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5 Things I’d Say to My Beginner Artist Self

  • by Simon Frisby
  • 1 Comment

Being an art beginner can be frustrating. Researching art can make you feel overloaded with confusing information.

You have ideas in your head that you’re not skilled enough to translate onto the page. You know there’s something off in your latest piece, but you don’t know what that thing is, so you keep erasing random areas and redoing them in the hopes that you’ll guess what was wrong through the process of elimination.

Patience is difficult when you’re learning a new skill. Being a beginner isn’t all bad, though! As a beginner, you have a sense of wonder and a genuine love for the craft that some professionals lose sight of when they forget to make art for themselves. Here are some tips to make your time as a beginner sail by smoothly!


 

1. Learn the fundamentals right away

The fundamentals of art are the building blocks that make more advanced work possible. You have to keep practising these for your whole life, even if you think you know them well.

These principles are perspective, anatomy, light and shadow, colour theory, and composition. Without understanding these principles, your paintings will look wrong, and you won’t be able to figure out why.

It’s a common myth that you only need to know how to draw realistically if you intend on being a realist artist. The truth is that unless you know the rules for making something look real, you can’t break the rules on purpose to create an exciting style.
 
When I started, I didn’t pay enough attention to the fundamentals because they looked intimidating and partly because I didn’t know how they fit in with the kind of art I wanted to create.

I was afraid that if I tried to learn to draw a realistically shaded sphere for an exercise, I wouldn’t be able to do it, and I would be exposed as a fraud. I didn’t want my “lack of talent” to show, so I avoided drawing anything realistic or advanced that would turn out mediocre if I did it. This brings me to my next point...
 

2. Don’t be afraid to fail 

If you’re afraid of failure, that’s usually a symptom of a more profound fear that you haven’t dealt with yet. For example, my fear of failure is ultimately a fear of humiliation and wasting expensive materials.

If I’m afraid to draw something that’s outside of my comfort zone, what I’m actually scared of is using up expensive paper on something that I would be embarrassed to know existed.
 
If you’re afraid of humiliation, remember that you’re not above or below anyone else, and everyone is allowed to make a mistake because we are all equal.

If you’re afraid of wasting materials, use less expensive materials to try new techniques.

If beginner-grade products don’t work for what you’re doing, remember that it isn’t wasting materials if the project was a valuable learning experience.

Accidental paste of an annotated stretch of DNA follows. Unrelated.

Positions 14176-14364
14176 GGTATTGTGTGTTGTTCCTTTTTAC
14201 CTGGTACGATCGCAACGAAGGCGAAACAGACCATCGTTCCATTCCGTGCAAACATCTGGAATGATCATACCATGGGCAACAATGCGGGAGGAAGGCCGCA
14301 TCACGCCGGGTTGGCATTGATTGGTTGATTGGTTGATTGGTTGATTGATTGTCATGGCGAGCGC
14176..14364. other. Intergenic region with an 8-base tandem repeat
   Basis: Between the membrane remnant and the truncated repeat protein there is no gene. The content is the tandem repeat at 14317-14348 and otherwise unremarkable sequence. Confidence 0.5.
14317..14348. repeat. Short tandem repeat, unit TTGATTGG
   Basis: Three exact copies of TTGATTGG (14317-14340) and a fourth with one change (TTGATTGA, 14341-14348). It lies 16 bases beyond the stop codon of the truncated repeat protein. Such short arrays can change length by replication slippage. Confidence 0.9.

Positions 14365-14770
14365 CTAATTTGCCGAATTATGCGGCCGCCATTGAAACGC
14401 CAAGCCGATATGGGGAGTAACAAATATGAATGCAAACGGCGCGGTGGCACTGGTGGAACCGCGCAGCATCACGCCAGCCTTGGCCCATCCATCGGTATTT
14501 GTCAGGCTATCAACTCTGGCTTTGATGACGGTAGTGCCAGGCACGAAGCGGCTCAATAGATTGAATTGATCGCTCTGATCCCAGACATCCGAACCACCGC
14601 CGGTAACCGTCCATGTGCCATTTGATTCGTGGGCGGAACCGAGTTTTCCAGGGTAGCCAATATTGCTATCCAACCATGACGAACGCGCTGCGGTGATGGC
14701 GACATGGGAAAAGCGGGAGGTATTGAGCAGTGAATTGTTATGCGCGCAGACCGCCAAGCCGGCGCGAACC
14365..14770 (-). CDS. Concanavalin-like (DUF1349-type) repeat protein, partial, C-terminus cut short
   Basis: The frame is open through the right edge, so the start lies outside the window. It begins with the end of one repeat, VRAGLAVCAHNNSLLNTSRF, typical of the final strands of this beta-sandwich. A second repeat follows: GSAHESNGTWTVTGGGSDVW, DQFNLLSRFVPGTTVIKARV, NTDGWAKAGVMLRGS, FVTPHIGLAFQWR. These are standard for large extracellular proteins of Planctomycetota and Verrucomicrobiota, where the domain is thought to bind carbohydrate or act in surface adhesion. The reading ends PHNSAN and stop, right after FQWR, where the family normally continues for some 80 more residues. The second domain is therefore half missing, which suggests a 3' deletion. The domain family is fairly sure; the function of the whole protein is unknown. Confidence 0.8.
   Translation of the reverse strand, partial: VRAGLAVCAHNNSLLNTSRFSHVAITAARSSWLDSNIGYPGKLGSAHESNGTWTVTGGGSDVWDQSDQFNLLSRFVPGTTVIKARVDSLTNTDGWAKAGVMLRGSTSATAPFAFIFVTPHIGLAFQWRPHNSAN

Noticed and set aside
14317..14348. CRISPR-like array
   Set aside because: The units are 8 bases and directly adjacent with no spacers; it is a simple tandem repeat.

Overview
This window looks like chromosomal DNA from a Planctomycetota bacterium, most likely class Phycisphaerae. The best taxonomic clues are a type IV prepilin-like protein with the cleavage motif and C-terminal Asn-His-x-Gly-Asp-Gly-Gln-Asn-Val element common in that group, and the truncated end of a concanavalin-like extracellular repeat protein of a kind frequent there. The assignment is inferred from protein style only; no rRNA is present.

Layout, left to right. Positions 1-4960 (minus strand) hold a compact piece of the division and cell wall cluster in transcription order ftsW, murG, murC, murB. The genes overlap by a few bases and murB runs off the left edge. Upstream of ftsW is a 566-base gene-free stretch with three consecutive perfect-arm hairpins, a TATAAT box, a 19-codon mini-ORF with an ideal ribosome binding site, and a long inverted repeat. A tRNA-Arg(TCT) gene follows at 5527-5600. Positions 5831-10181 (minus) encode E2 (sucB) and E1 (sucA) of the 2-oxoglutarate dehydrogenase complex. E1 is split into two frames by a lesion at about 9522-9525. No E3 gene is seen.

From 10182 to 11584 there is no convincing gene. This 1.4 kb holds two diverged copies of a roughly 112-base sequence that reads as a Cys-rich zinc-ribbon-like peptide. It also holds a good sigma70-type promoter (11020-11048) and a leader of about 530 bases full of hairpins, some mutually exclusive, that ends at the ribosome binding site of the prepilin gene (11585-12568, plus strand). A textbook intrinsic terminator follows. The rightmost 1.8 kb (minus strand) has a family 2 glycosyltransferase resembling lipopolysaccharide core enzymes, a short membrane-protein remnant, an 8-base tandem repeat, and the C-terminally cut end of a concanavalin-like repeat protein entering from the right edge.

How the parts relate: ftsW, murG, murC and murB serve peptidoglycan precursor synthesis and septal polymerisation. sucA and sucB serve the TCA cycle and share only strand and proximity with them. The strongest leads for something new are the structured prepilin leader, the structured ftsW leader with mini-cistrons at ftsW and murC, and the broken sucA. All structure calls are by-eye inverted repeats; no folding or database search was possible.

3. Use the right materials

I know it’s super tempting to use the cheapest available materials before you’ve decided whether or not you want to commit to art as a lifelong pastime. Still, good materials are necessary if you want an authentic experience of making art.

Student- grade is fine, but understand that you won’t get professional results from diluted paint and woody paper. Watercolour is particularly demanding for material quality, as many of the techniques won’t work unless the paper is 100% cotton.
 

4. Seek inspiration from unusual places

It’s okay to be inspired by something popular, such as a movie or a video game, but your art will be effortlessly more original if you combine those ideas with ideas you got from somewhere less mainstream.

Is there an obscure book or TV show you love? Was there a regional radio program you grew up with that had an exciting soundscape? What about a specific time or place in your life that nobody else sees the same way you do?

A great piece of art begins with a great idea, and great ideas are easier to have when you saturate your mind with ideas from all over the place.
 

5. Don’t wish the time away!

The beginner stage of being an artist can feel so long, and there can be months on end where you don’t feel like you’re making any progress. It can be tempting to wish away these years, living only for the time when your skills are “good enough”.

That is a mistake because you never stop learning even when you are “good enough”, so there is no arrival point. Not to mention, art is not your whole life. If you’re impatient for the day when you’re a pro-level artist, you might take for granted the extraordinary things that happen in your life outside of art during the early years.
 
Being a beginner at anything is challenging, but art is tricky because no concrete principles tell you exactly how to visualize something in your head. There are, however, fundamentals, which improve your skills exponentially, and over time you’ll get to know your process and the way you like to hold your pen.

Enjoy the journey and never stop! 

Elsa Wahlstrom is an illustrator and graphic novelist based in Minnesota. She specializes in all things cozy and calm, but adds humor where she can. When she isn’t drawing, she enjoys playing musical instruments, but you’re more likely to see her staring at some silly tree or something. 
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1 Comment

  • Thanks for these ideas, the clear way in which they are written, and your candor which comes across. Though I’m not quite a beginner I think it can help me to progress. I plan to follow your suggestions.

    Greg on

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